An Introduction to Colored Gold Jewelry – Solid Yellow Gold, Rose Gold, White Gold, etc.




This 14k solid gold pocket watch case demonstrates the color versatility of karat gold alloys.

Gold is yellow, right?  Well sure, pure gold is yellow.  So how can anything other than a yellow metal still be gold?  The answer lies in the karat purity of the gold and which other metals are used to create the specific gold alloy.  Depending on the amount of pure gold used in an alloy, along with the color profiles of the other metals used, a wide range of colored gold alloys can be obtained including white (silver), green, and pink (rose gold).

If it is “SOLID” Gold, then it IS gold… despite the color

One of the beautiful qualities of gold is that it is fairly easy to alloy (mix with) other metals.  Much like mixing different colored paints or clay, mixing different colors of metals together will result in an alloy with colors reflecting the metals that were mixed.  If a whiter/lighter colored gold alloy is desired, more silver or zinc is included in the mix.  If you want more of a red/pink/orange huge, then adding more copper is the answer.

The key here is that solid gold with a known karat purity will have a consistent gold content no matter which color it appears to be.  The gold content is the same, the difference is the OTHER metals mixed into the alloy.

So, for example, a 14 karat white gold necklace will contain a large amount of silver, especially when compared to something like a 14 karat ROSE gold pendant… which will contain much more copper than the necklace.  BUT, both the necklace and pendant are 14 karat solid gold… meaning they both have a 58.3% gold content.  The same percentage of gold is in each piece, but due to the “other metals” used, the resulting colors are vastly different.

Vastly different colors of gold are possible, to an extent…

Since colored gold is a combination of all the metals used in producing a gold alloy, it stands to reason that when less gold content is used (and more of other metals), it becomes easier to change the color of the gold and to do so more dramatically.

This is why you will see much more colored gold in the 10k-14k purity range than you will with jewelry and items that contain more pure gold.  Once you get to 18k solid gold (75% pure), it becomes very difficult to change gold’s natural yellow color, simply because 3/4th of the item is already pure gold and that’s tough to hide by adding only 25% of another metal.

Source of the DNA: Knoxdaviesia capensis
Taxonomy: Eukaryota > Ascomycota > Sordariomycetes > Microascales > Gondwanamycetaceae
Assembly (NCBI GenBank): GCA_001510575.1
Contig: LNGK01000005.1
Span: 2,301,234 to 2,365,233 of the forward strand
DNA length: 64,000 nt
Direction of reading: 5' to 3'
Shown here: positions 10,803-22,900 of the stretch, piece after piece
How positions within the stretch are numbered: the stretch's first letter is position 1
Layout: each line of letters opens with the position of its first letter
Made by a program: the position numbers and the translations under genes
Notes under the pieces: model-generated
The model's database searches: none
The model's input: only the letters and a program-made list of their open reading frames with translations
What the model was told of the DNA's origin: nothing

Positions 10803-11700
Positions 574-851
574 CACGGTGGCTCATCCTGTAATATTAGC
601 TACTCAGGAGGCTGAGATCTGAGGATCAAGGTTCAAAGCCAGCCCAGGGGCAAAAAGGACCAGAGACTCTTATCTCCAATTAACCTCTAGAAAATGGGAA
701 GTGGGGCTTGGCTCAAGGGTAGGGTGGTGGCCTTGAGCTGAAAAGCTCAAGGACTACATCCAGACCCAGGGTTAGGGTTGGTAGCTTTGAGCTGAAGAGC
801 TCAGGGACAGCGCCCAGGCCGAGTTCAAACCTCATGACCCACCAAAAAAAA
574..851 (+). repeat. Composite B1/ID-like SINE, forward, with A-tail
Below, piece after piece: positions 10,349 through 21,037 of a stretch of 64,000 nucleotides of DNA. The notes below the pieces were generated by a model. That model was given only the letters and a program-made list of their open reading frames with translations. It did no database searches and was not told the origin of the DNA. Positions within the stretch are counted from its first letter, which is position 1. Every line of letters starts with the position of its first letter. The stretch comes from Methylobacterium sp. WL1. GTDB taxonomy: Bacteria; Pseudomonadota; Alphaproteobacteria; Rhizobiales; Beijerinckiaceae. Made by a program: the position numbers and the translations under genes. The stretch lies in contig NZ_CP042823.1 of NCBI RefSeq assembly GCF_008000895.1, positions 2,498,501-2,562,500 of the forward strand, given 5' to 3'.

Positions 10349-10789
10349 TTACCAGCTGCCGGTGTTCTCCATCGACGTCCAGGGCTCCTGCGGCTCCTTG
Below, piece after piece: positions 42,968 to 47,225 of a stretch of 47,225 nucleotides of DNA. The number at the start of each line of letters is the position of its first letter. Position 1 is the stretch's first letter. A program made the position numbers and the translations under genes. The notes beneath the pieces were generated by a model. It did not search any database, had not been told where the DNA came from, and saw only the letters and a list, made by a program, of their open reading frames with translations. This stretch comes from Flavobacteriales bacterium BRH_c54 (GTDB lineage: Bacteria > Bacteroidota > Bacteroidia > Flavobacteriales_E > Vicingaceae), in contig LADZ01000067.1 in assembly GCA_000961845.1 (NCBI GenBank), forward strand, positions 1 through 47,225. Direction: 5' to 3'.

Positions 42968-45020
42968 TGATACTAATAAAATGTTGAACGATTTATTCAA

On the other hand, 10k solid gold is only 41.7% pure, and the remaining 58.3% can consist of a variety of different metals, colors, and alloys, making it possible to not only change the color of gold, but also enhance some of the metals other properties such as durability and hardness.

So now you know that colored gold is indeed real gold (as long as it is “solid”), and that it is much easier to make colored gold using lower karat purities like 10 karat and 14 karat gold.  The final point of this article was just touched on, and that is…

Reasons for Colored Gold Jewelry

Besides the stunning beauty and appeal that comes with different colors of solid gold (especially some of the tri-colored pieces), other characteristics of the metal can be altered as well including the hardness and durability.

Pure gold by itself is too soft to make viable jewelry.  By adding other metals into the mix, we can change the color of gold, yes.  But we can also choose secondary metals with desirable qualities like durability and sheen.

By hand-picking the secondary metals, we can produce colored gold and gold with slightly varied properties and characteristics at the same time.

Just one more example of the versatility and inherent beauty of this amazing precious metal.